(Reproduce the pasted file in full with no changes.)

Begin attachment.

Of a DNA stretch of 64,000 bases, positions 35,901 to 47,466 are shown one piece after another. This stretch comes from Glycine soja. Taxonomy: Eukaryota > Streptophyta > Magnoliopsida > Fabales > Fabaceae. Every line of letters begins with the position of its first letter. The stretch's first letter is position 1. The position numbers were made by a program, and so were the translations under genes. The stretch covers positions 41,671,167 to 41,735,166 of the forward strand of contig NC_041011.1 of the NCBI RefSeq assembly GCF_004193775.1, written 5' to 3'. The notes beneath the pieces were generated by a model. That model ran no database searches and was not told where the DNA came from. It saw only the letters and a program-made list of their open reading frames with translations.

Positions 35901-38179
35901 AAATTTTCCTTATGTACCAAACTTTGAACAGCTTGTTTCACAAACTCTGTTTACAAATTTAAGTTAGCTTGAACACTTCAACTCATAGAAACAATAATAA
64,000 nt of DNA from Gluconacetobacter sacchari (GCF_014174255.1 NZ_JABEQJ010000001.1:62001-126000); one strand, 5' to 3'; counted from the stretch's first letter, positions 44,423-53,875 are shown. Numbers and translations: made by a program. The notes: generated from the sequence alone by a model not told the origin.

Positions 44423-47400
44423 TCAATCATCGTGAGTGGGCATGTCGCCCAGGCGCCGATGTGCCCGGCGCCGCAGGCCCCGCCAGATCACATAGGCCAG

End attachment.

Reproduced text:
Of a DNA stretch of 64,000 bases, positions 35,901 to 47,466 are shown one piece after another. This stretch comes from Glycine soja. Taxonomy: Eukaryota > Streptophyta > Magnoliopsida > Fabales > Fabaceae. Every line of letters begins with the position of its first letter. The stretch's first letter is position 1. The position numbers were made by a program, and so were the translations under genes. The stretch covers positions 41,671,167 to 41,735,166 of the forward strand of contig NC_041011.1 of the NCBI RefSeq assembly GCF_004193775.1, written 5' to 3'. The notes beneath the pieces were generated by a model. That model ran no database searches and was not told where the DNA came from. It saw only the letters and a program-made list of their open reading frames with translations.

Positions 35901-38179
35901 AAATTTTCCTTATGTACCAAACTTTGAACAGCTTGTTTCACAAACTCTGTTTACAAATTTAAGTTAGCTTGAACACTTCAACTCATAGAAACAATAATAA
64,000 nt of DNA from Gluconacetobacter sacchari (GCF_014174255.1 NZ_JABEQJ010000001.1:62001-126000); one strand, 5' to 3'; counted from the stretch's first letter, positions 44,423-53,875 are shown. Numbers and translations: made by a program. The notes: generated from the sequence alone by a model not told the origin.

Positions 44423-47400
44423 TCAATCATCGTGAGTGGGCATGTCGCCCAGGCGCCGATGTGCCCGGCGCCGCAGGCCCCGCCAGATCACATAGGCCAG